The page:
Lt Irwin led his platoon consisting of fifty percent new recruits against a proven, veteran counter part and kept them away from our guns in fine style.

          Captain Karcher handled the Artillery very well.

          Captain Moore fought his dismounted like the veteran he is.

          I will leave the commedation of specific enlisted men to their platoon leaders but I will make a general observation. No body of troops that I have served with has become such an effective unit in such a short time, and few have ever reached the level we have already achieved.

          And I would be remiss were I to not mention Col. Robinson and his fine staff. , with out whose tireless  efforts we would have been lost. Captain Allens organizational skills were sorely tested this weekend !

          In closing let me state again, I have never been associated with a finer body of troops.

 

Captain T. A. Lane

Commanding the 1st Squadron of Cavalry

Kentucky Cavalry Brigade

 

 

 

 

 

 

 

 

 

 

After Action Report from the field near Sacramento Kentucky May 17th and 18th Ultimo

 

As our troops had for the most part reached the designated assembly point near the town of Sacramento Ky. by late Friday as ordered by Col Robinson, we began preparations to drive the enemy from Kentucky soil.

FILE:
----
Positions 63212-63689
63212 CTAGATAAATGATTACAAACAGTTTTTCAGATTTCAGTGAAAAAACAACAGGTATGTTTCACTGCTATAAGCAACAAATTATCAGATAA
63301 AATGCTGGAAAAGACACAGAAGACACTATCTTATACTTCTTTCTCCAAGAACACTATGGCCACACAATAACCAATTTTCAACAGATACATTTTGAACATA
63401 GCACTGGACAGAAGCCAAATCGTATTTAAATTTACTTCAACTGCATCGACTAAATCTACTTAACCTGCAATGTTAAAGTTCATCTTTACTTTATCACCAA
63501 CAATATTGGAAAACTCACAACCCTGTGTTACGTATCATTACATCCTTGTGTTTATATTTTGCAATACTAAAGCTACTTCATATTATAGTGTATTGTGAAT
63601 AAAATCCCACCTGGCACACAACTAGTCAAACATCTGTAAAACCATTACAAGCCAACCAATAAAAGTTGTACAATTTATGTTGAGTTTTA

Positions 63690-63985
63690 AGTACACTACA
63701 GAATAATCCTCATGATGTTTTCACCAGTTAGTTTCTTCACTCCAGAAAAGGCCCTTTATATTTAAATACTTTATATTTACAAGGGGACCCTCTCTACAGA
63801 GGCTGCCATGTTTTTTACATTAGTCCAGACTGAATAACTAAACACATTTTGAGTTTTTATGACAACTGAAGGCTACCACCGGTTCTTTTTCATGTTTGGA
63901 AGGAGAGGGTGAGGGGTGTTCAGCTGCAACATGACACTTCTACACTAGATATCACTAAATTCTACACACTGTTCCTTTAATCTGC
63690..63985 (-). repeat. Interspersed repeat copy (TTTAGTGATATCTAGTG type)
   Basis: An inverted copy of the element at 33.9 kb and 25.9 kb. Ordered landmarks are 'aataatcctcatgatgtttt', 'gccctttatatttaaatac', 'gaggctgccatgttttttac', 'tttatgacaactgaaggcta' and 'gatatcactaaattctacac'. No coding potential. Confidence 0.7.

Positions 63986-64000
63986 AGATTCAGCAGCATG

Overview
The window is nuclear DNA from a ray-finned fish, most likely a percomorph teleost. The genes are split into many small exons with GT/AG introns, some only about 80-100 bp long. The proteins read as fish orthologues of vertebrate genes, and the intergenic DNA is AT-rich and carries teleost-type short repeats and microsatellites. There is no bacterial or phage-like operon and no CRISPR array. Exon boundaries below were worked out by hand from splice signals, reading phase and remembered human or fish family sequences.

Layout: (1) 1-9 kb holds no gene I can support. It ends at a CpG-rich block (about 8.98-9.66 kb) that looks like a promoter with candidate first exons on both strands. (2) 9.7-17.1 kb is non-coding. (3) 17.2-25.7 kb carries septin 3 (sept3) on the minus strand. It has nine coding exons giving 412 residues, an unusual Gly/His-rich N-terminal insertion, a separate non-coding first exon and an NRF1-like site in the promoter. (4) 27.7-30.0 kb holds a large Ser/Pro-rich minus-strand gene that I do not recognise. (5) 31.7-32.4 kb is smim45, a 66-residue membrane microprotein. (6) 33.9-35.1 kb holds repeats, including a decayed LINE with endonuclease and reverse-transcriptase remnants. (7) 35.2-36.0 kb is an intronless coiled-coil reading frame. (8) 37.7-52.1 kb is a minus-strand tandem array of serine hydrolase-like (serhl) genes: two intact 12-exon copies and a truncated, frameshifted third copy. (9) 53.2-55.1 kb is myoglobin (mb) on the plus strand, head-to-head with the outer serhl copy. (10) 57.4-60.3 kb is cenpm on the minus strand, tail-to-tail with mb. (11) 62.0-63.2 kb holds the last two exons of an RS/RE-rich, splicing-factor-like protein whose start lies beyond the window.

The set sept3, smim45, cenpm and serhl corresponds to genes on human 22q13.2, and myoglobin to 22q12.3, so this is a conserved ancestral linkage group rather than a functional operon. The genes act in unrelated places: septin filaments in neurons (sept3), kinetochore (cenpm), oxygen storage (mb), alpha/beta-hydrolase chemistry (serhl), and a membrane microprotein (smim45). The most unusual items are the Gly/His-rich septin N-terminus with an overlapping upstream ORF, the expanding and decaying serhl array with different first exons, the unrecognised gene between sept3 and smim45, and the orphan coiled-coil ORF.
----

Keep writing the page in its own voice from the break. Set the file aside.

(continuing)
Our capable engineering officer ,Lt Dean West, gave us an excellent area in which to encamp under very trying condition. Fodder  and water was ple ntifull and well distributed ,the sinks were well placed.

          Troopers from the Ninth Kentucky stood watch all night through driving thunderstorms to keep intruders out and our horses in line. You would have had to see the conditions under which they stood guard to appreciate their sacrifice.

          Saturday morning promptly at 8;00 AM I had the honor of escorting Col Robinson to officers call where we learned the days plan of advance . After officers call, the regimental commander came by our camp to express how impressed his was with our new brigade. High honor indeed coming from Col Fulwood.

          The first order of business was to march through the Hamlet of 500 souls as a show of strength. We posted a company in front of our mountain howitzers and supply wagon and another in the rear so as to assure its security. We were very well received by the local populace as evidenced by the spirited waving of our banners by the local ladies .They also gave us useful information in regards to enemys dispositions.